|Office||925 EMS, 229-6986|
|Office Hours||T 3:30-4:30pm, R 11am-12pm, or by appt.|
CompSci 552 teaches the Java programming language for those who are already competent in C++ and also introduces students to refactoring, design patterns and concurrency. The course will use a freeware IDE (Eclipse) and a distributed filesystem (AFS).
Students will be proficient in object-oriented programming in Java, more specifically, they will be
Students must have received a `C' or better in CompSci 351, and should also have basic knowledge of Java, for example, as provided in CompSci 431. In particular, this class assumes the following abilities:
The required textbook for the course is
Xiaoping Jia. Object-Oriented Software Development Using Java. 2nd ed. Addison-Wesley. 2003.
The grade for the course will be computed from the following parts:
Programs and written assignments will be graded for correctness, suitability, style, clarity and practicality. Although we will provide solutions to some assignments, there are usually a wide variety of correct answers to any particular assignment.
Unless an assignment explicitly says otherwise, all graded assignments must be your own work (your own words), but you may work with other people as long as you list their names prominently on the first page of the assignment, and/or in a comment at the top of the assignment. For this course, verbal communication and collaboration using non-code text or hand-written code is permitted, as long as it is properly documented. Documentation must also be made for help from anyone not in the course, such as a tutor, friend, or relative, and for information off the Web.
You may not make copies for other people of assignments through email, disks, scanning or any other automatic copying technique, except where specifically permitted in an assignment. Whether or not you have permission of the other, submitting someone else's work as your own is plagiarism, a serious instance of academic misconduct. Everyone is responsible for learning the material themselves. Some of the assignments may be graded in person, especially in cases where the individual contribution to the assignment is not clear. If you are graded in person, you will be expected to demonstrate that you have mastered techniques used in the material you submitted.
In this course, you will be running code written by course staff. None of these programs are ``Trojan horses'': none will ever attempt to perform covert tasks that invade privacy or destroy data. Similarly, you may not submit Trojan horses as regular assignments. Any such action will be dealt with severely.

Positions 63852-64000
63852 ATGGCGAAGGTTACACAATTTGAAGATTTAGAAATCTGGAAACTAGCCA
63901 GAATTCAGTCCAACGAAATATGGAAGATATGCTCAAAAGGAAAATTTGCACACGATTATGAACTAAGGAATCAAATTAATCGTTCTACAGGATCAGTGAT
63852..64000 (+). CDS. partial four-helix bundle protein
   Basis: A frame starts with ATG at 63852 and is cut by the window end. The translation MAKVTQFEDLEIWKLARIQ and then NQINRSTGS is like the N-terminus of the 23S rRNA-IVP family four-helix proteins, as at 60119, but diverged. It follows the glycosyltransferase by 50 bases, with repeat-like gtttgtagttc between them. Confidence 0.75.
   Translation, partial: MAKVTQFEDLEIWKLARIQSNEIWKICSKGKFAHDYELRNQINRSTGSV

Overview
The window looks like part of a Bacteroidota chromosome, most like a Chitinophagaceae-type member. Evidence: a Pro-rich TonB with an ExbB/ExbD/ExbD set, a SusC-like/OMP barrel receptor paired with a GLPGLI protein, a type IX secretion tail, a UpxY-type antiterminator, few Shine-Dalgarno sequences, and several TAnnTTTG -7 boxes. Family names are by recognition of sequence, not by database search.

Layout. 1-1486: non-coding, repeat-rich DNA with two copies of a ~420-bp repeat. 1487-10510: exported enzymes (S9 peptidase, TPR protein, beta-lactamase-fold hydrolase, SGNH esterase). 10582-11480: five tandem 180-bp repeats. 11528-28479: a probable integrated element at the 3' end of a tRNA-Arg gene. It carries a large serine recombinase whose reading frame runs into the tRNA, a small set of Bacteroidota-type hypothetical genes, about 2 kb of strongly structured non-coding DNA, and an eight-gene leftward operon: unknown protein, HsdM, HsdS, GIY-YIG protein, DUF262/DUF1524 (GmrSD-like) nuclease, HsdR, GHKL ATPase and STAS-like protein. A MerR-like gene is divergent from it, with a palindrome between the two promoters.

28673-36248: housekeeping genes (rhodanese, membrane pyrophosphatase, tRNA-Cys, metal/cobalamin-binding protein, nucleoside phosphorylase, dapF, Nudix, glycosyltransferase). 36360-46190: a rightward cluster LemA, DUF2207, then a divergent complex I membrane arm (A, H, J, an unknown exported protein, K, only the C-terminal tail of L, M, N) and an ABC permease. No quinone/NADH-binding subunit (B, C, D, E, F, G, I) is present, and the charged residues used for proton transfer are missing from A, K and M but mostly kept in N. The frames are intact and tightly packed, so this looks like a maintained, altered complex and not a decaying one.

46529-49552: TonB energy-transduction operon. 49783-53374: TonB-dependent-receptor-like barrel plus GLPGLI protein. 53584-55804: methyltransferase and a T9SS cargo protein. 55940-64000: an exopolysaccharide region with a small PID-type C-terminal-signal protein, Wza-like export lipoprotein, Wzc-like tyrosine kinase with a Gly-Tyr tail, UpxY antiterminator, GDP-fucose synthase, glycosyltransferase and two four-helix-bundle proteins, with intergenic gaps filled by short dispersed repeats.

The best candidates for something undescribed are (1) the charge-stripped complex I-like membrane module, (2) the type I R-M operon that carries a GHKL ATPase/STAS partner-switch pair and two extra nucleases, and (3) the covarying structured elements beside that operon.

At the end of the course, the numeric grade will be converted into a letter grade according to the following scale:
You may use the Eclipse IDE for your Java programming. It is much easier than using emacs plus javac, but it is also resource intensive. Eclipse is installed in AFS in the class area, and it has been requested to be installed on the Windows build on the lab computers, but we recommend you install it on your home computer. In particular, you can make sure your home computer has OpenAFS installed.
Eclipse lets you decide where you want to put your ``workspace'' and where to put the ``projects.'' The projects should be placed as subdirectories of the homework area. The workspace can be anywhere. (In particular you are permitted to use the homework directory itself as the workspace.)
All your work should be done in the AFS volume assigned to you:
You may wish to make a symbolic link from a UNIX acount to this directory. Before you can access this directory, you will need to obtain authenticate yourself to AFS using Kerberos. This can be done using
and type your Kerberos password. The kpasswd.uwmcs command in the same directory can be used to change your kerberos password. (The command
kpasswdwon't work. One version of this command simply will claim that you didn't type the old password correctly. The other will change your password but will make it impossible to 'klog'.)
The root directory of your volume has some special subdirectories:
summary.txtlists all the scores and computes the weighted percentage.
/usr/afsws/bin/fs sa homework4 someoneelse write
|Date||Topic||Due Tuesday||Due Thursday||Reading|
|9/1||Introduction; UML||Ch. 1, 2|
|9/8||Java Basics||Ch. 3, 4|
|9/15||Java Classes and Inheritance||Homework #1||Ch. 5|
|9/22||Documentation and Invariants||Ch. 6|
|9/29||Generalization: TEMPLATE, STRATEGY||Homework #2||Ch. 7|
|10/13||AWT and Swing; I/O Library||Homework #3||Ch. 8.3-4|
|10/20||Midterm; Intro. to Refactoring||Ch. 9.1|
|10/27||Refactoring||Homework #4||Ch. 9.2-4|
|11/3||STATE, FACTORY, COMPOSITE||Ch. 9.5-7|
|11/10||PROTOTYPE, BUILDER, COMMAND||Homework #5||Ch. 10.2-3|
|11/24||Concurrent Programming||Ch. 11|
|12/1||Avoiding Concurrency Failure||Homework #6||lecture notes|
|12/8||Socket-Based Communication||Ch. 12.1|
|12/15||(No class)||Homework #7|
|12/21||Final Exam (Monday 12:30pm)|
Online reference for Java:
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